Markers and Symbols
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Several authors believe the Spanish and later the Mexicans made monuments,
signs and others markers
to enable them to return to the same locations even after extended periods of time.
Such authors include, but are not limited to Gale Rhoades, Charles Kenworthy and Mike (Hawkeye) Pickett.
Some of the ideas I will discuss here can be documented from their books while others are only my opinion.
Call it food for thought, if you will.
Those who knew the mines, whether in the 1700's, 1800's or later marked their
mines and treasures!
These markers are sometimes very obvious even to the untrained eye, while at other times are less noticeable.
Non-the-less they did leave markers, signs, symbols and the like.
The first symbol I will talk about has been nicknamed the cat face by someone
other than myself.
The name seems to be very descriptive and has stuck. The cat face is very common in the Uinta Mountains.
For the latest updates about catfaces click here: catfaces.
This cat face is in the
One of the newest catfaces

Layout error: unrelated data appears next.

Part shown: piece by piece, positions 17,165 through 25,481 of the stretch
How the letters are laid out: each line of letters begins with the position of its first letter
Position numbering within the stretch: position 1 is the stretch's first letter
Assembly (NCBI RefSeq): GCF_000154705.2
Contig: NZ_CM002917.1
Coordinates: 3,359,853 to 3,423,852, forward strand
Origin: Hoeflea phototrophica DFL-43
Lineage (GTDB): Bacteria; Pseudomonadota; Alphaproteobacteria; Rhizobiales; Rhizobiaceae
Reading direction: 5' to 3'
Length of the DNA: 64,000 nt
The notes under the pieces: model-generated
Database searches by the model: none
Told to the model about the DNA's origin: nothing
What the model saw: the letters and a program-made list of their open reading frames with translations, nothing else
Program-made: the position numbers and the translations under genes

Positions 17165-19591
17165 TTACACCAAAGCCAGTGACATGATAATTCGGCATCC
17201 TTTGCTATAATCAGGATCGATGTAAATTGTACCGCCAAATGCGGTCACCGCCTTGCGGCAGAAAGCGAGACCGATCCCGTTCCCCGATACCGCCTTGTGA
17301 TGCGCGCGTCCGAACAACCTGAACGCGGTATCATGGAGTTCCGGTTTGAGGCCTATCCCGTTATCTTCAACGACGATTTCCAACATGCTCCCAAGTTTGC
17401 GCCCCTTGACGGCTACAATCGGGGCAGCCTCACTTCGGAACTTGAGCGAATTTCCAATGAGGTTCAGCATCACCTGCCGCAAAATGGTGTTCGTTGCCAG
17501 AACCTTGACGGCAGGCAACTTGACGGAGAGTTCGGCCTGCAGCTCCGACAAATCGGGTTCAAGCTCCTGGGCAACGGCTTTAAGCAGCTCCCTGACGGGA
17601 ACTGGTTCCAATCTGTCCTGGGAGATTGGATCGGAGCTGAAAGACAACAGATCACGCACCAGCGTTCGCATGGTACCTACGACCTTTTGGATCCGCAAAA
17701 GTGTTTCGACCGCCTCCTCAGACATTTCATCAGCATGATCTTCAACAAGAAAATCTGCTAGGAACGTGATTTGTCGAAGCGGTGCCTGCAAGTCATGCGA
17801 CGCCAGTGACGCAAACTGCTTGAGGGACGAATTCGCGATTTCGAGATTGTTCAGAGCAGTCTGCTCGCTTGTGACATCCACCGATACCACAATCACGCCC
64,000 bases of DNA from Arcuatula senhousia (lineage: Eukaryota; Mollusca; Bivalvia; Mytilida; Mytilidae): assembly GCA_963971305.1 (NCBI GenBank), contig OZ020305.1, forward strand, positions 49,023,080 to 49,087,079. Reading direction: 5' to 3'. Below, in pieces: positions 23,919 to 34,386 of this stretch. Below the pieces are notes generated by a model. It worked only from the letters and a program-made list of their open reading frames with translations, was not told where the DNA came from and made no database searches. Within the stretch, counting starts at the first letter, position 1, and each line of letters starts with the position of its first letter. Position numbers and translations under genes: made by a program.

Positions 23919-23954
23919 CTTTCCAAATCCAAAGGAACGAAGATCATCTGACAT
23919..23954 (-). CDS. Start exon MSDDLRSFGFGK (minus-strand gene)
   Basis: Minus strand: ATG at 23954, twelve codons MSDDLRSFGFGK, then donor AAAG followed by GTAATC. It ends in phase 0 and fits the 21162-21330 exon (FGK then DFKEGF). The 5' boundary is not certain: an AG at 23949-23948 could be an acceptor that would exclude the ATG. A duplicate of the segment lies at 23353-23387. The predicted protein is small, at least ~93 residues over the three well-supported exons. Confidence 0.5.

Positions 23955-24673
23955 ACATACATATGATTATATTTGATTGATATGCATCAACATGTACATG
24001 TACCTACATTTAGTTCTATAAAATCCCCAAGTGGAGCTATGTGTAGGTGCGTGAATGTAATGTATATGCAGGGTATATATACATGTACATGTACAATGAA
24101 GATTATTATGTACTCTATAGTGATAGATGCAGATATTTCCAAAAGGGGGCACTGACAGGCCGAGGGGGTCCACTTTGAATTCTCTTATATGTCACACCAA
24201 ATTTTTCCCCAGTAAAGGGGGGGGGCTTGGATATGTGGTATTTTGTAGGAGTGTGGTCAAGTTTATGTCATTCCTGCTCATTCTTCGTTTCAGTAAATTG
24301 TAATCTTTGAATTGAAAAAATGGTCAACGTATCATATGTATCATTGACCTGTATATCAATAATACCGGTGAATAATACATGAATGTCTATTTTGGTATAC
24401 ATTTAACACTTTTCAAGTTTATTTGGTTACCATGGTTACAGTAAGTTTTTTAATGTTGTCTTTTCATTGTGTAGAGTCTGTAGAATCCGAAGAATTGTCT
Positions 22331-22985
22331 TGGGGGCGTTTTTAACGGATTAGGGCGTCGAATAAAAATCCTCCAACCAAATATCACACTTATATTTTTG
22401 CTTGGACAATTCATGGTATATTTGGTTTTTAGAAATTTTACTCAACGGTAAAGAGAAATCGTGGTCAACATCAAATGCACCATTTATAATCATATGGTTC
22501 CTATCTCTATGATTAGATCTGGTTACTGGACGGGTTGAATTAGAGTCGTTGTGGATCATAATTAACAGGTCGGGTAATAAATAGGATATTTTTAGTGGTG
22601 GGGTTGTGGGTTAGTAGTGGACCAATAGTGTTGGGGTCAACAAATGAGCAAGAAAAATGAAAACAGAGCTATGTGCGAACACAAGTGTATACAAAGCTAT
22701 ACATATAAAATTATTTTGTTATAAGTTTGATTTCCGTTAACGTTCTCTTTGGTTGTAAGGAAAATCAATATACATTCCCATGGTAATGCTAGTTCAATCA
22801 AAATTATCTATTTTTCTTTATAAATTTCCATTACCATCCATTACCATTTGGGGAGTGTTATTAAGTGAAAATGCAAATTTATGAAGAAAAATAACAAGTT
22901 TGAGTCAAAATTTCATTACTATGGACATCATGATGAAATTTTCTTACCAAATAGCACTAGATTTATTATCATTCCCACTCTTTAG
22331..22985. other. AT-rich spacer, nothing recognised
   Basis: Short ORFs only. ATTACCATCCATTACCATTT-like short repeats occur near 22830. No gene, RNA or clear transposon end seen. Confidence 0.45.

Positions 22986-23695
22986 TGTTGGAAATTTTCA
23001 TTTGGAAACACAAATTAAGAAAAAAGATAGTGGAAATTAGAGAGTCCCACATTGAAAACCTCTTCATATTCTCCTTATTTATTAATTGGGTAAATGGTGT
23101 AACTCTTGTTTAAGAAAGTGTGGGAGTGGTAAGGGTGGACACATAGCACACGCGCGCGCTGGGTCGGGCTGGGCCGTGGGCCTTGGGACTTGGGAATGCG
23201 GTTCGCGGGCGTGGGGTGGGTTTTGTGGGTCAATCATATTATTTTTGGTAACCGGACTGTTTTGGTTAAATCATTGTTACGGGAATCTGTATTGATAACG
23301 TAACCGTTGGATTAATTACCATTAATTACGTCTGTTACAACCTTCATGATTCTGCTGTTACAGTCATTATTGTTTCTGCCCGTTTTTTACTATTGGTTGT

It has been our
Sometimes the mine depression can
There is an impressive variety of markers from simple blazes, such as slash marks on trees,
to cat faces, to the elaborate rock monuments seen below.
These monuments were designed to be seen from long distances and sometimes lead the searcher for miles.
Other markers were designed to be seen and deciphered at a much closer distance.
For example this marker can be seen from the road in Brownie's Canyon and looks like a lizard's head.
I have always been skeptical that the Spanish made markers until I looked
through this hole which
has the appearance of having been chipped through this rock to resemble an eye for the lizard.
This rock formation is called
Is this a coincidence?
I don't think so.
There are actually several
As you can see markers come in all shapes and sizes.
Out of all the symbols
Several maps show it as
The scar on the pine tree next to my dad was 2.5 to 3 inches deep.
Keep in mind that according to individuals I have interviewed, the Mexicans
were working their mines in the Uinta Mountains into the early 1900's.
Which means these symbols could easily be from that era,
and were part of their map system.
It only makes sense that if indeed they had rich mines they would
make and leave markers so they could return to them.
I ponder that if from time to time new symbols and markers are showing up
are the Spanish
descendants coming back occasionally and checking on their mines and treasures.
I ask only that you consider the possibility these ideas could be true,
and as you explore this beautiful land to keep your eyes and minds open.
To Markers page 2